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Former Supreme Court justice makes case for humanities in speech at CMU

| Friday, Oct. 10, 2014, 10:29 p.m.
Andrew Russell | Trib Total Media
Former Supreme Court Justice David Souter (right center) laughs at a reference to his New England accent from Carnegie Mellon University President Subra Suresh. Souter was visiting CMU for the John and Mary Lou Lehoczky Lecture Series at the Cohon University Center in Oakland on Friday, Oct. 10, 2014.
Andrew Russell | Trib Total Media
Former Supreme Court Justice David Souter addresses the audience during a speech at Carnegie Mellon University. Souter was there as part of the John and Mary Lou Lehoczky Lecture Series at the Cohon University Center in Oakland, Friday, Oct. 10, 2014.
Andrew Russell | Trib Total Media
Former Supreme Court Justice David Souter addresses the audience during Carnegie Mellon University's John and Mary Lou Lehoczky Lecture Series at the Cohon University Center in Oakland, Friday, Oct. 10, 2014.

Studying the humanities is vital not only to scholars but to the prosperity of the nation, former U.S. Supreme Court Justice David Souter said Friday during a visit to Carnegie Mellon University in Oakland.

Speaking in CMU's McConomy Auditorium, Souter told an audience of about 450 that the future of the innovation economy relies on a blend of imaginative thinking to capitalize on scientific disciplines.

“What the humanities and social sciences have to teach us is the variety of truth, the provisional nature of conclusions, the sources of illumination from people of other backgrounds and other perspectives,” he said, “and the magic that can occur when they are combined.”

Souter gave an hour-long address as part of the John and Mary Lou Lehoczky Lecture Series in the Humanities and Social Sciences. Philosophical and occasionally wry, with silver hair and a New England accent, Souter delivered his lecture as a litigator building an argument. He pointed to evidence in literature, history and constitutional law to show the value of examining issues from multiple perspectives.

People who study the humanities, he said, are people who “avoid the doctrinaire.”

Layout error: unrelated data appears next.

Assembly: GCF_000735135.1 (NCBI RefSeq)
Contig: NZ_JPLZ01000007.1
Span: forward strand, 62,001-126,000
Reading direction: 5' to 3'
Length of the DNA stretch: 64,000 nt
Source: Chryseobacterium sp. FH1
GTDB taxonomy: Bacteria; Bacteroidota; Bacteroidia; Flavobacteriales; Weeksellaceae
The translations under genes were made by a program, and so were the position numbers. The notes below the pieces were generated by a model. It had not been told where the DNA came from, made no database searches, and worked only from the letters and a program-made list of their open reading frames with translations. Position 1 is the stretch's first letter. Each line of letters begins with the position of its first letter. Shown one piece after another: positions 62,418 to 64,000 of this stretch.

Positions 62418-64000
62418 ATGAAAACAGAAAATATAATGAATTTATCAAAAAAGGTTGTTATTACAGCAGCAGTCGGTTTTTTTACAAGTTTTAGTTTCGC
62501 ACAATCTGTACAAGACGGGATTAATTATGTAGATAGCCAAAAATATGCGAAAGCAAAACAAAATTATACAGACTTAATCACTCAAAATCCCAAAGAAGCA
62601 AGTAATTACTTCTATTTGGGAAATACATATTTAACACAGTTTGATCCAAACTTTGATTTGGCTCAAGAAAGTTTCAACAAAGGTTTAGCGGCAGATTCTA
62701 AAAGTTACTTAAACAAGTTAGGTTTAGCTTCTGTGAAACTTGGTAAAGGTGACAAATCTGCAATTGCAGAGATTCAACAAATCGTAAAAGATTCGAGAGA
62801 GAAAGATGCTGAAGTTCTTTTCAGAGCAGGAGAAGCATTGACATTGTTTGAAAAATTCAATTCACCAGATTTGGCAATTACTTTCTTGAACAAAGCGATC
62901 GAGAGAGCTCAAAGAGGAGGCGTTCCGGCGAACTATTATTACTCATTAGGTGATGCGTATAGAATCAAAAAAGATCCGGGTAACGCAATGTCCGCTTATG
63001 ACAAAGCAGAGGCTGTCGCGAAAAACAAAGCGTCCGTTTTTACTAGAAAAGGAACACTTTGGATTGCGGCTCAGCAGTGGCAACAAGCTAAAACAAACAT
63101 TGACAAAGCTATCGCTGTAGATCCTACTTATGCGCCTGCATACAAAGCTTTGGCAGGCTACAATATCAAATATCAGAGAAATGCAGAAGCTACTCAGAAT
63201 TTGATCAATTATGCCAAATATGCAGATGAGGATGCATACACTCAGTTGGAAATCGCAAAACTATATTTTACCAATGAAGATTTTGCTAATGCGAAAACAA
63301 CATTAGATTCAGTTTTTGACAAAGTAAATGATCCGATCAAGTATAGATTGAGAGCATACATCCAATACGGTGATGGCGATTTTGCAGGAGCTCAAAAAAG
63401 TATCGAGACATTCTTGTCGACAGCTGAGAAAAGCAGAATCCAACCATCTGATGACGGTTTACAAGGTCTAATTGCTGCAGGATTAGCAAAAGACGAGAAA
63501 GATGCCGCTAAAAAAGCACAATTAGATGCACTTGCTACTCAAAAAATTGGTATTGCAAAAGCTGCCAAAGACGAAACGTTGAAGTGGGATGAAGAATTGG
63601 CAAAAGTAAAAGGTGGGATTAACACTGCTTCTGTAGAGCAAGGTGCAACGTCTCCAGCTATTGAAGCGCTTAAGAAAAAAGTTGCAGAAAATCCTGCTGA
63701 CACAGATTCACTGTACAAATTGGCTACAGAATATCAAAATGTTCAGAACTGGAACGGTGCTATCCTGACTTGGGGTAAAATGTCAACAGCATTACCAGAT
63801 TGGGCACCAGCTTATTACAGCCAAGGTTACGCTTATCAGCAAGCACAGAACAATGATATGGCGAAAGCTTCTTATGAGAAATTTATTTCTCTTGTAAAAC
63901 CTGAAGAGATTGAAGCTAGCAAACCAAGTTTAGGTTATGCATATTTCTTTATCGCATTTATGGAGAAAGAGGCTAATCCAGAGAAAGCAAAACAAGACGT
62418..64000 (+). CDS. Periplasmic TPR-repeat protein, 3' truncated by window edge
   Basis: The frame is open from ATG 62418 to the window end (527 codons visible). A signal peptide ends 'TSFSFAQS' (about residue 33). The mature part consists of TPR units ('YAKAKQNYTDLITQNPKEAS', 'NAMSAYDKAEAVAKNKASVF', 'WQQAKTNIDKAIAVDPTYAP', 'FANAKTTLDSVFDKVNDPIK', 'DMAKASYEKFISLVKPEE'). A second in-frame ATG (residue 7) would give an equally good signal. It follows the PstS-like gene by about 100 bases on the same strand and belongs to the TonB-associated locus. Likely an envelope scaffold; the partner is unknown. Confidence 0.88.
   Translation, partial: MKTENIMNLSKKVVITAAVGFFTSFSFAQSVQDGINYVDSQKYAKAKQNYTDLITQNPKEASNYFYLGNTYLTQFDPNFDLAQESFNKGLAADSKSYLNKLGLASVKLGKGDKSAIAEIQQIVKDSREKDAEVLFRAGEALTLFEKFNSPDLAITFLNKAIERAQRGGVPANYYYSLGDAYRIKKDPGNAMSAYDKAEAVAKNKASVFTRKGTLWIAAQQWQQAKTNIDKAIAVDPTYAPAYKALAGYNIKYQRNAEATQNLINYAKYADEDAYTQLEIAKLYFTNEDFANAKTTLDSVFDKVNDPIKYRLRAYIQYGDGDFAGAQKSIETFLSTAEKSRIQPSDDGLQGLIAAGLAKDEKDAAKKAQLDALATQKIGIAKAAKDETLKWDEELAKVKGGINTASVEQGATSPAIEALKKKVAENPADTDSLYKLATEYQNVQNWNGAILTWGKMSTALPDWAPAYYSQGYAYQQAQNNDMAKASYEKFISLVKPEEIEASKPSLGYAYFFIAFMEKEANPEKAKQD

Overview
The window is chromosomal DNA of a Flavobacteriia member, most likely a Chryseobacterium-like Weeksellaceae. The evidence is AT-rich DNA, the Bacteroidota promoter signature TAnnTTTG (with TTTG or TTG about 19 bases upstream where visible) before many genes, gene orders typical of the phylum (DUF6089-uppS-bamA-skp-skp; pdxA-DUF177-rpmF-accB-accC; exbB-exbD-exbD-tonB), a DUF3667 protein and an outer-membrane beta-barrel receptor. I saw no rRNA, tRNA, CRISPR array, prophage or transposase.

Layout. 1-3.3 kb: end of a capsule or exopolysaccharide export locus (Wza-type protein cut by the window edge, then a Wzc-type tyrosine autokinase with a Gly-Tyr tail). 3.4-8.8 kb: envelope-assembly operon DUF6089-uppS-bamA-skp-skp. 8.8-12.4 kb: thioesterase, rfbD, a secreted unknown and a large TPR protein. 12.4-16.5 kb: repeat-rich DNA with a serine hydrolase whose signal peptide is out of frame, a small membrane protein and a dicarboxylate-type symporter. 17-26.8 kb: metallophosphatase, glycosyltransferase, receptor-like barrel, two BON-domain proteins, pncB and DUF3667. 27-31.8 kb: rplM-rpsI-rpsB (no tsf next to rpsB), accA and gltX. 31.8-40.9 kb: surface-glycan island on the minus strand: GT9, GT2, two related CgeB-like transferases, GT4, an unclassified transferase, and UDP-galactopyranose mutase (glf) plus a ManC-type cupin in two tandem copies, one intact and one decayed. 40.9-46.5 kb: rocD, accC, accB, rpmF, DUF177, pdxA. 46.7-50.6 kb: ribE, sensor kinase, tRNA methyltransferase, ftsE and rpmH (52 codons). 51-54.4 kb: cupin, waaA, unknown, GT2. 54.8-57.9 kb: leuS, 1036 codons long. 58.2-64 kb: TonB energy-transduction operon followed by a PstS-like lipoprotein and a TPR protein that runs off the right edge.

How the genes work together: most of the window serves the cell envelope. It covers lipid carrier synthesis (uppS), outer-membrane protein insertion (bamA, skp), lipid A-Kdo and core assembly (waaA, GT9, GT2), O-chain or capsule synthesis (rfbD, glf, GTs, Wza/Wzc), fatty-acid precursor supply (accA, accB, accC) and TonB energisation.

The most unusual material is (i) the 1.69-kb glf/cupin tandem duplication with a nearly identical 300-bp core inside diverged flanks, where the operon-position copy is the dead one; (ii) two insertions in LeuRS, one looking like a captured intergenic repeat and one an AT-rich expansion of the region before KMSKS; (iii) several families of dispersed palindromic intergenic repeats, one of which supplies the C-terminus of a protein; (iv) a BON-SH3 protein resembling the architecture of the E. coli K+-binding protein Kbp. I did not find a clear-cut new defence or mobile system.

For justices interpreting the constitution, this exercise is vital. The Bill of Rights, Sou­ter said, is full of “terse language,” intentionally vague to withstand generations.

“In desperation one has to ask the question, or one has to construe the question, what does it mean?” he said. “What must it mean as practical matter today, to these circumstances on the ground, if it is going to have any value of a constitutional guarantee at all?”

As an example, he pointed to campaign finance regulations, likely an allusion to the court's 2010 Citizens United decision allowing unlimited political spending by corporations and unions.

“We could go on right up to today, when one of the burning questions is the extent to which the First Amendment free speech guarantee can be said to mean something serious in political discourse,” he said. “That ultimately is a question of how you make the First Amendment mean something practical today, with the understanding that money buys speech.”

Souter, 75, spent 19 years as a Supreme Court justice. President George H.W. Bush nominated him in 1990 to fill the seat of retiring Justice William J. Brennan. Five months earlier, Bush had appointed Souter to the U.S. Court of Appeals. Previously, Souter was a trial judge in New Hampshire and served two years as the state's attorney general.

Souter's judicial legacy is sometimes considered moderate. In introducing Souter, CMU president Subra Suresh described the thoughtful, conscious approach Souter brought to the bench.

“An avid student of history, he urged all judges to recognize the human aspect of their decisions, and to use all the power of their hearts and minds and beings to get their decisions right,” Suresh said.

Souter closed his speech by comparing the future of education in China and the United States. In China, a focused adoption of liberal arts education to complement STEM — science, technology, engineering and math — is ramping up. Here, Souter said, public and private funding for the humanities is waning.

He urged educators and governments to enhance humanities curriculums.

“It is in the national interest, in other words, for our STEM scientists to have backgrounds in the humanities and social sciences before they get out of college. They need those habits of mind,” he said. “We would be grossly imprudent if we banked our future upon any other assumption.”

Melissa Daniels is a staff writer for Trib Total Media. She can be reached at 412-380-8511 or mdaniels@tribweb.com.

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